Perhaps it is time for the nucleus of the cast to remain just that. Any extra DNA doesn't seem essential, necessary or warranted.
Grown Children Who Live at Home: The Infantilization of Adult Offspring
M.E. Garafolo, Yahoo Contributor Network Jul 15, 2013
This topic seems fairly apropos, in light of the recent Independence Day holiday; it may even be considered a dash ironic.
From where I sit, a disturbing trend is overtaking our nation, and the future looks grim, at best, for our country's budding adults. Their parents, reluctant to allow them venture into the world unfettered, are tightening the bonds that keep them close, immature and emotionally undeveloped. Citing economic woes as the cause, it seems to be far more deep rooted than just that.
Case in point: A colleague of mine has purchased homes for each of his children. Truth be told, he actually bought them for himself and still holds rightful ownership, but he "magnanimously" (selfishly and happily is more likely), permits them to reside there. Since he visits quite often, in effect, they are still living at home. And he still, to some extent, controls their lives.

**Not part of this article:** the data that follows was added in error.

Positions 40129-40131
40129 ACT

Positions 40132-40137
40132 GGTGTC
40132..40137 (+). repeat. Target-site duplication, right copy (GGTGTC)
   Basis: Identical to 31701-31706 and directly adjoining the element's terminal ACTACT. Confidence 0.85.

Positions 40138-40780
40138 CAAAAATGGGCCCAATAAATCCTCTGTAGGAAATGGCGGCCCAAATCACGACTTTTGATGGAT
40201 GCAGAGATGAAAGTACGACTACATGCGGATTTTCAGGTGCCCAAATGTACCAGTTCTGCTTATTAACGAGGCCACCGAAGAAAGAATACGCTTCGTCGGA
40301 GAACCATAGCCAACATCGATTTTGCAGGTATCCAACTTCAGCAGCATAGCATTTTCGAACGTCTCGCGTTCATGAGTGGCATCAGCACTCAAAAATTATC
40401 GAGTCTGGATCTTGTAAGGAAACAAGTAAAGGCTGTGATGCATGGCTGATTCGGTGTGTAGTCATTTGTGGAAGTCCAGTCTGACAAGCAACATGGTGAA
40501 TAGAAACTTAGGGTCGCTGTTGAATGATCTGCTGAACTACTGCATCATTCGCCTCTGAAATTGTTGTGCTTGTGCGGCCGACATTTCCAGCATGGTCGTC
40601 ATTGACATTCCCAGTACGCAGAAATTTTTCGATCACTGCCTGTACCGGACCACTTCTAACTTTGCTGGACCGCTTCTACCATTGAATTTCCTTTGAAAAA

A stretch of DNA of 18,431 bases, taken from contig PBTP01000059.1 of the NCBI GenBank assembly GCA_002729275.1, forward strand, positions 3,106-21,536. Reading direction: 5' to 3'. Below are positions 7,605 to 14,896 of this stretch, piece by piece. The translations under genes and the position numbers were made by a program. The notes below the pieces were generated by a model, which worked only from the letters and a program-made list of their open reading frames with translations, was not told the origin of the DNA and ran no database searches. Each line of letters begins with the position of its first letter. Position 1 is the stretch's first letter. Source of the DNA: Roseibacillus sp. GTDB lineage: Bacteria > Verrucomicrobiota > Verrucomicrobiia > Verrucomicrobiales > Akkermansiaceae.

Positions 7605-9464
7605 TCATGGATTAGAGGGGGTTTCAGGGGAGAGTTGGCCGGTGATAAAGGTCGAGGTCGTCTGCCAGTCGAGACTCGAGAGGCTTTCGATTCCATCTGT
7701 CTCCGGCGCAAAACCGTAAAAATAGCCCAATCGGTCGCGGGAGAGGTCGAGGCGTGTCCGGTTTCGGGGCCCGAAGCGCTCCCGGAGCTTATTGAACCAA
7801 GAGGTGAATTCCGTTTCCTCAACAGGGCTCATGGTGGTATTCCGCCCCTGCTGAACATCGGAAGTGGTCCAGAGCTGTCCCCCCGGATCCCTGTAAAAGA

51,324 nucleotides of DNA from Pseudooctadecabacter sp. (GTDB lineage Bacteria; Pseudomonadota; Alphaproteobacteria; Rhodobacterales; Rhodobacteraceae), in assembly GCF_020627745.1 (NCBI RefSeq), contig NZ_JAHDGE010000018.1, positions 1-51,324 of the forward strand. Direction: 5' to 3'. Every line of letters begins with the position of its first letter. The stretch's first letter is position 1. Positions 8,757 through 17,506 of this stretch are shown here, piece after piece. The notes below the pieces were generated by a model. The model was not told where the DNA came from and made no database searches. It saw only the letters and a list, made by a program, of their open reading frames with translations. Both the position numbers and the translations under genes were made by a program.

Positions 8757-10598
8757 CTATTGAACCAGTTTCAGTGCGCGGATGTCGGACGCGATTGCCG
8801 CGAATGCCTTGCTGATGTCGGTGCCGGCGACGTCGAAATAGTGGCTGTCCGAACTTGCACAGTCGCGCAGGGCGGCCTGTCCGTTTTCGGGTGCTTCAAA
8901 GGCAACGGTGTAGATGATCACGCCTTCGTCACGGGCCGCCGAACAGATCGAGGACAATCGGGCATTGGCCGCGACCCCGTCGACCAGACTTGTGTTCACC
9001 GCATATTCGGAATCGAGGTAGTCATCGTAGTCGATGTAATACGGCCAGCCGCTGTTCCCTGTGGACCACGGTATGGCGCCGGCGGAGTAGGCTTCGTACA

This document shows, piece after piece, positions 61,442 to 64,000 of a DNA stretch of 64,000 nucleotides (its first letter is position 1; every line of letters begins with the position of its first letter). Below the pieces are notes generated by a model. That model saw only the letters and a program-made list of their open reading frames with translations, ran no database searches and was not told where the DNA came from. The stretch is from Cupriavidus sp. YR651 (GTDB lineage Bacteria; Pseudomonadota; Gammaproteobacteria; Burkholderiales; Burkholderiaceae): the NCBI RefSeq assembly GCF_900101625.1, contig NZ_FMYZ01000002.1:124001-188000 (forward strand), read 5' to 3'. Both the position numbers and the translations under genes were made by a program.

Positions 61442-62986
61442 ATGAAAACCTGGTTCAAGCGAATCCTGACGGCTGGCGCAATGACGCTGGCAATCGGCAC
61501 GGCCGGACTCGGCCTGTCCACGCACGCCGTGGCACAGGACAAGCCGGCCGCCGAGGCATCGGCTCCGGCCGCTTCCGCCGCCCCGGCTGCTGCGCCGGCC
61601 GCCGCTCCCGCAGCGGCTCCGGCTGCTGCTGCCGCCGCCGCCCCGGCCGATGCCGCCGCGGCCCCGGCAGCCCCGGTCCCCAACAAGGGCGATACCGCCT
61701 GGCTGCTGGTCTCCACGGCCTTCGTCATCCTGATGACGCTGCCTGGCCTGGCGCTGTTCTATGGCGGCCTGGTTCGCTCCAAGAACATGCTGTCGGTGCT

And they let him. Willingly.
There seems to be a disconcerting attempt by baby boomers, now parents, to orchestrate their children's lives via economics. The notion that children leave home to go to college, and ultimately begin their own journey, is vanishing. The alarming fact, is that children are not leaving home once grown. And that is preeminently unhealthy. For everyone. Just what is the purpose of rearing children to adulthood, only to entice them to stay within the family compound? What good, solid psychological and emotional ground does that premise stand upon?
I know parents who gave nothing nor left anything to their progeny; it only served to make them more independent and autonomous people. They may have resented the lack of generosity by their parents, but they survived and developed into anything but dependent individuals. They grew into mature adults, able to exist, yes, actually survive in the world, through, by and using their own abilities. Bully, I say, for them, because lately, they are becoming an extremely endangered species.